Right now, we’re in the season of Ordinary time. This happens twice: Once in the weeks between Advent and Lent, known as Epiphany, and the much longer Pentecost, which stretches from Easter to Advent.

According to Sacred Ordinary Days, ordinary has two meanings: It serves as the contrast between the extraordinary times of feasting and remembering Jesus’ life and ministry on Earth. The second meaning comes from the word ordinal or counted time. This time isn’t about feasting but about remembering the role of the church in this world and our ongoing relationship with the Holy Spirit.

I get caught in a desire to live an extraordinary life. I don’t want to be ordinary – I want to change the world! To leave my mark! To make a difference! My reality is that our days look very similar to each other. Perhaps the nouns change a bit but the verbs are more or less the same.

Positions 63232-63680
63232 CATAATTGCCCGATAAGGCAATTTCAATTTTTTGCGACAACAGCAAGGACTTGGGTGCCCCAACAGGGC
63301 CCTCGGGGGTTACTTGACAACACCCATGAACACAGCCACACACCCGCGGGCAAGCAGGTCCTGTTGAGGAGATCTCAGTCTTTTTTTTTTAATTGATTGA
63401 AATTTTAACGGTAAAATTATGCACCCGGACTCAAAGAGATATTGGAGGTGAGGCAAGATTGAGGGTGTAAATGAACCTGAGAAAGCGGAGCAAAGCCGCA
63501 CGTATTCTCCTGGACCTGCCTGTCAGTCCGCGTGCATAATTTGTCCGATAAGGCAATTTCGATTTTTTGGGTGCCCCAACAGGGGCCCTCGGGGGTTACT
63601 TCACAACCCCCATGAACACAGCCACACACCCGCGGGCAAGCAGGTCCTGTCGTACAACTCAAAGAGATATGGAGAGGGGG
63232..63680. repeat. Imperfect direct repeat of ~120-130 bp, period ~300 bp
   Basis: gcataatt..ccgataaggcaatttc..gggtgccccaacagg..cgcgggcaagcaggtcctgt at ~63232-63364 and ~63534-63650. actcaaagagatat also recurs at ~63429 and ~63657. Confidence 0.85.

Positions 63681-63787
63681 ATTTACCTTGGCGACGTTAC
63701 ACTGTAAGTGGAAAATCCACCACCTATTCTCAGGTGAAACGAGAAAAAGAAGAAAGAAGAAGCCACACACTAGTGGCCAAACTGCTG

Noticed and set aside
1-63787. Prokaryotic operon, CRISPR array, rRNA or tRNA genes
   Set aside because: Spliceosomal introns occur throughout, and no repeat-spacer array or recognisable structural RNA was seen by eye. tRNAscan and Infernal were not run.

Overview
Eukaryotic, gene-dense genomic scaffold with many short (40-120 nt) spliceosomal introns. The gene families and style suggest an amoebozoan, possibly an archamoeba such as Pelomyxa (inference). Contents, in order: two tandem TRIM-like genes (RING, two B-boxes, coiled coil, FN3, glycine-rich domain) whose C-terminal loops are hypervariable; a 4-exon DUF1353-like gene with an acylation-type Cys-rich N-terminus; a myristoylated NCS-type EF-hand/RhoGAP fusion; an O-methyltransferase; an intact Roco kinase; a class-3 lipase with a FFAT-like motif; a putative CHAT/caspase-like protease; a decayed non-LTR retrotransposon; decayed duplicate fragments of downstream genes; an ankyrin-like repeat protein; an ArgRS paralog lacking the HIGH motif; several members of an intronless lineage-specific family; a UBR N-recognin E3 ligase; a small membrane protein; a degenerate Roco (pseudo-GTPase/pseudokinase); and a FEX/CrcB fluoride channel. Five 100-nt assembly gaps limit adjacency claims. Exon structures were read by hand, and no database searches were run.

I like the idea of viewing ordinary as ordinal. What am I counting? How are my rhythms shaping my days? Those flows and cycles and routines that lay a foundation for feasting and extraordinary celebrations.

If we lived in extraordinary time all the time, I would be exhausted. I’d always be preparing and anticipating and cleaning and busy.

Instead, I’m reminded that I count breaths and sit in the sunshine. We play outside and ride our bikes. Our adventures at home are laying the foundation for bigger adventures later. Our simple meals make the feasts more delectable.

I’m remembering that ordinary time is when we are healthy and ready for the next big thing. As Christians, it means that we are living in these days, preparing for a new Heaven and new Earth. As a mom, it means that I am doing the slow work of building confidence in my kids so they can go out into this world.

Now that we’re bathed and the laundry is finished and our sleep is restored, my girls are happy to be home. We are remembering the beauty of home, of our ordinary life, and of our quiet routine. We are also eagerly anticipating our next adventure, knowing that our ordinary home is here, waiting.

What is something ordinary you are thankful for? How do you recognize ordinary time in your own rhythms?